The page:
Array of structures in a class, init

This is a discussion on Array of structures in a class, init within the C++ Programming forums, part of the General Programming Boards category; Hi, Is there any simpler way of initiating an array used in a class than looping or single instance init. ...

  1. #1
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    Array of structures in a class, init

    Hi,

    Is there any simpler way of initiating an array used in a class than looping or single instance init.
    I want to do EXACTLY as the code states but I don't get the damn thing working.

    Code:
    typedef void InstructionProc(uint32_t icode);
    
    typedef struct Instruction {
            uint32_t mask;
            uint32_t value;
            char *name;
            InstructionProc *proc;
    } Instruction;
    
    
    class test {
    Instruction instr[];
    }
    
    
    
    test::test() {
    
    instr[] = {
    	{0x0de00000,0x00a00000,"adc"    ,i_adc}
    };
    
    }
    /S

  2. #2
    Registered User Tonto's Avatar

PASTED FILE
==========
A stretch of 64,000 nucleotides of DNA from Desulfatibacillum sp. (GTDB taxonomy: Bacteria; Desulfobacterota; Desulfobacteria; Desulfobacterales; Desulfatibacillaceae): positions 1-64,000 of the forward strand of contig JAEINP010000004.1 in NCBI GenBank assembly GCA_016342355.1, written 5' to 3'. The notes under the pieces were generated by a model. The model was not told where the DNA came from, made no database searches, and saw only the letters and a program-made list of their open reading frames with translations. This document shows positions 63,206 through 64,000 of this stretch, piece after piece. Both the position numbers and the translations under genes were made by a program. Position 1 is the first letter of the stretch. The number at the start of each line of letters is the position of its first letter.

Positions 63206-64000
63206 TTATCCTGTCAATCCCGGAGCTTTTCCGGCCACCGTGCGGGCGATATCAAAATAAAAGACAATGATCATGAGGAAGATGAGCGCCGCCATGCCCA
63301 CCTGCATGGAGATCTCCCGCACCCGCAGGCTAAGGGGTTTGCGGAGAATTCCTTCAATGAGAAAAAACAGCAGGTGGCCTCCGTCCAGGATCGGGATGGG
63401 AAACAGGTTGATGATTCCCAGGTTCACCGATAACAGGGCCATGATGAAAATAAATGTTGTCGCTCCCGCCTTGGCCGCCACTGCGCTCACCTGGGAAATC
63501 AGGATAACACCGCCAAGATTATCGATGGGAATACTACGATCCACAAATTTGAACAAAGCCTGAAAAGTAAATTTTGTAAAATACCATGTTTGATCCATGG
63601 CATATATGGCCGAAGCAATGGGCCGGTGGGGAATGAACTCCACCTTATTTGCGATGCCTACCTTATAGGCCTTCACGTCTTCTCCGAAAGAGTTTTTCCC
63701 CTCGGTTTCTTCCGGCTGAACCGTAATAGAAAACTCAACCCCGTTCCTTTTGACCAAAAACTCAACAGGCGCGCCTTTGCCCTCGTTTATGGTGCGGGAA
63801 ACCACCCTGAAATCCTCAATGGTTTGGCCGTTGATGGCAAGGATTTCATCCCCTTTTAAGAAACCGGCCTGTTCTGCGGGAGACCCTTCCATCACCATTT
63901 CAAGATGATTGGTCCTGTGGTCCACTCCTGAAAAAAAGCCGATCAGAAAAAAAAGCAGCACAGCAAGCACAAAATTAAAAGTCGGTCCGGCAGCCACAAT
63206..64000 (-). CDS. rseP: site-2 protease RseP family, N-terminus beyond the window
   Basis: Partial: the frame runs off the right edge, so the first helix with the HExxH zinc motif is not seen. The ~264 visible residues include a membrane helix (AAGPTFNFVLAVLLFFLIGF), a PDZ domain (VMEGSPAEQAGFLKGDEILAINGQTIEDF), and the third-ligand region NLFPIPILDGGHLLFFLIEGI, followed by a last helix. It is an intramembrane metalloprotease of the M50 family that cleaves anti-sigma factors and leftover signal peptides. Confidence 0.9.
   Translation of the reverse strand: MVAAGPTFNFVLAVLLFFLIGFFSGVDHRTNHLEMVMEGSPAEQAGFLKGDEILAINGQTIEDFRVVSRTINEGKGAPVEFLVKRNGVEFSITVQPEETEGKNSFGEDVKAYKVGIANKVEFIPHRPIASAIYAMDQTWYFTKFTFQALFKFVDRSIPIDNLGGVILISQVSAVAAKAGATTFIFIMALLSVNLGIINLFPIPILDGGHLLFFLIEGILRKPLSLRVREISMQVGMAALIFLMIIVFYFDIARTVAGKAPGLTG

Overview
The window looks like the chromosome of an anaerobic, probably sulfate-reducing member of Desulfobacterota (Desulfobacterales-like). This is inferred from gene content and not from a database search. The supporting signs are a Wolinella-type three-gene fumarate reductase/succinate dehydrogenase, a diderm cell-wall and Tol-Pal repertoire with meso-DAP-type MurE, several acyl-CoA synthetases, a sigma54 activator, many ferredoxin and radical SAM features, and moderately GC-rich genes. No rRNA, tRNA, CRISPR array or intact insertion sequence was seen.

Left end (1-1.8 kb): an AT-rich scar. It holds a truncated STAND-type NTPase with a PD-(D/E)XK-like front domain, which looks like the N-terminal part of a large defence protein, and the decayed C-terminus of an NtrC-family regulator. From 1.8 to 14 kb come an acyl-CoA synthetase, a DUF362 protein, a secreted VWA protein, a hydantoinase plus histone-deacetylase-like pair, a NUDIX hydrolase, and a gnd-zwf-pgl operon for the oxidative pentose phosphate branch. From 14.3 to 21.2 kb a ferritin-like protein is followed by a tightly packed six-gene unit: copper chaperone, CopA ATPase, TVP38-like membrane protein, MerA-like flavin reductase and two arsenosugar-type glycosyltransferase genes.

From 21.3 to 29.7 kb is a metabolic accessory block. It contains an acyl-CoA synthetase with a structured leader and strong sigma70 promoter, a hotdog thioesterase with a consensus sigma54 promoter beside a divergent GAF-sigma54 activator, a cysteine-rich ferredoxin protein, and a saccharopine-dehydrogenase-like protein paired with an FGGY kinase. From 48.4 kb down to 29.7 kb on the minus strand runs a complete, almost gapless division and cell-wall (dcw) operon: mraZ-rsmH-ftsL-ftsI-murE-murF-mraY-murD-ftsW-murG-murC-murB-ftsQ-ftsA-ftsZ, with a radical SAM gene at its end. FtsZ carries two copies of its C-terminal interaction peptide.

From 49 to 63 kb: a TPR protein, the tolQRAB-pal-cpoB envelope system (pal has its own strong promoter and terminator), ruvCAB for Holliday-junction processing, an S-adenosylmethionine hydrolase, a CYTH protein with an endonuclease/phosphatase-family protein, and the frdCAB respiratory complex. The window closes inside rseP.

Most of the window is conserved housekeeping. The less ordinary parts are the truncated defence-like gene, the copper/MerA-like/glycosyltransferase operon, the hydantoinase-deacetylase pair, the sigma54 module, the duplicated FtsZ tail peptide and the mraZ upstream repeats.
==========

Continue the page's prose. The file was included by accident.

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    In C++, structs are almost exactly the same as classes (default members and access is public, classes default is private). This means you can have a clever little struct constructor. This means you could have something like:

    Code:
    typedef void InstructionProc(uint32_t icode);
    
    void i_adc(uint32_t meh) 
    { 
    	// We're here
    }
    struct Instruction {
    	uint32_t mask;
    	uint32_t value;
    	char *name;
    	InstructionProc *proc;
    
    
    	Instruction(uint32_t mask, uint32_t value, char* name, InstructionProc proc)
    	{
    		this->mask = mask;
    		this->value = value;
    		this->name = name;
    		this->proc = proc;
    	}
    	Instruction()
    	{
    		// default values here?
    	}
    };
    
    class Test
    {
    public:
    	Test()
    	{
    		instructionsA = new Instruction[50];
    		for(int i = 0; i < 50; i++)
    		{
    			instructionsA[i] = Instruction(0x0de00000, 0x00a00000, "adc", i_adc);
    			instructionsB[i] = Instruction(0x0de00000, 0x00a00000, "adc", i_adc);
    			instructionsA[i].proc(i);
    			instructionsB[i].proc(i);
    		}
    	}
    	~Test() 
    	{ 
    		delete instructionsA; 
    	}
    
    private:
    	Instruction* instructionsA;
    	Instruction instructionsB[50];